As wildfires continue to plague the western U.S. and Canada, the repercussions of the resulting smoke infiltrating long-term care facilities have become a significant concern for nursing home residents across many parts of the country.
Luke Montrose, an environmental toxicologist at Colorado State University, conducted a study in 2020, which found that one facility allowed in 50% of outdoor particulate matter, while another permitted 100%, demonstrating that being indoors was sometimes no better than being outside during smoke events.
In response to the concerning findings, Montrose expanded his study to long-term care facilities in Idaho, Montana, and is set to include Colorado this summer.
“An astonishing amount of smoke gets inside these facilities,” Montrose told KFF Health News.
His goal is to understand and address how wildfire smoke affects indoor air quality, particularly concerning the approximately 1.4 million seniors living in over 15,500 Medicare-and Medicaid-certified nursing homes across the nation.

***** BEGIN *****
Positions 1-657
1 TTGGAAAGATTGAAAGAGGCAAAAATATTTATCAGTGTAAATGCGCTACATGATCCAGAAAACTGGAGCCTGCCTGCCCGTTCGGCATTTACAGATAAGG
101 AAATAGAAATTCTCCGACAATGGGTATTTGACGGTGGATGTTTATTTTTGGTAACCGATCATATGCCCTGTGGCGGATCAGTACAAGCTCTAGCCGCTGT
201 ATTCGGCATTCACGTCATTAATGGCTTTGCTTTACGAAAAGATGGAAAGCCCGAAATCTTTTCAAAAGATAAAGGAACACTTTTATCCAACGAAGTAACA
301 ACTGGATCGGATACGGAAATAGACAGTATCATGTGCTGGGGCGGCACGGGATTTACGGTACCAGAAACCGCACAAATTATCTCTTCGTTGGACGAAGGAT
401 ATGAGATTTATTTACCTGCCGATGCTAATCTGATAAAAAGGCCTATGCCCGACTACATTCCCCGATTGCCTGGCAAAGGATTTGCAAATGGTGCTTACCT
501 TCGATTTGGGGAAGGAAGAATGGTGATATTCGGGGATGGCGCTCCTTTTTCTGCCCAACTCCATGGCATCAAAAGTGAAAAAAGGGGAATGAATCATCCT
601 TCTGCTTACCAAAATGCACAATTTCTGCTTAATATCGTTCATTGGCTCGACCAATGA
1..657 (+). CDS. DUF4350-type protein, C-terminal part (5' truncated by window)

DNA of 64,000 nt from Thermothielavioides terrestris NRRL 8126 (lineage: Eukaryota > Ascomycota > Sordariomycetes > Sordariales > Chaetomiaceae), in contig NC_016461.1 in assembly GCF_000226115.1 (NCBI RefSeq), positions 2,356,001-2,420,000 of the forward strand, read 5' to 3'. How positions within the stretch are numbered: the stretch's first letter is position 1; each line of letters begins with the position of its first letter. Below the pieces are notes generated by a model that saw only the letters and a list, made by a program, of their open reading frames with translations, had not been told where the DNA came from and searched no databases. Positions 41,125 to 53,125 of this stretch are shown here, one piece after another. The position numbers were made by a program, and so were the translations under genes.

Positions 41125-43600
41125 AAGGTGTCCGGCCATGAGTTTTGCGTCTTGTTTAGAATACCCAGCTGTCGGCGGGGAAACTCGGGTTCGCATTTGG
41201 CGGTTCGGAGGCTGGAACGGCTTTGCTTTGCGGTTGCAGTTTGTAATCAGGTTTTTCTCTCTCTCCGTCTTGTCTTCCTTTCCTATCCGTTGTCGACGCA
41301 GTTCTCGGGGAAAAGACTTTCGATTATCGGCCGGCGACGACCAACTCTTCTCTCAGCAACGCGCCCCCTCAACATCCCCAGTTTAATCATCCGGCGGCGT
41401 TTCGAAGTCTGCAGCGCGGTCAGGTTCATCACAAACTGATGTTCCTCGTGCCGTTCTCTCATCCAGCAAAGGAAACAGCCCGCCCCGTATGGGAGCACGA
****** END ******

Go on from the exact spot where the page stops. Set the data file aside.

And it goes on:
“It may be a game-changer for quality of care,” Robert Vande Merwe, executive director of the Idaho Health Care Association, who helped persuade facilities to join Montrose’s study, told KFF Health News.
KFF reported that Montrose is actively working to install more air quality monitors in facilities, aiming to provide real-time data that can guide operators in taking protective measures.
Facilities in Idaho have already made changes based on the research, implementing pre-fire season checklists and sharing the area’s Air Quality Index during daily safety meetings.
Mark Troen, the regional maintenance director overseeing 10 Edgewood Healthcare facilities in the Boise area, told KFF that a few steps he’s taken to improve air quality include, upgrading air filters to a higher efficiency level that captures more particulates, notifying staff to keep doors and windows closed, and shutting off outdoor air intake.
“To actually see in real time what your indoor air quality is is huge,” he said. “It helps us mitigate some of those problems, rather than waiting until it’s bad.”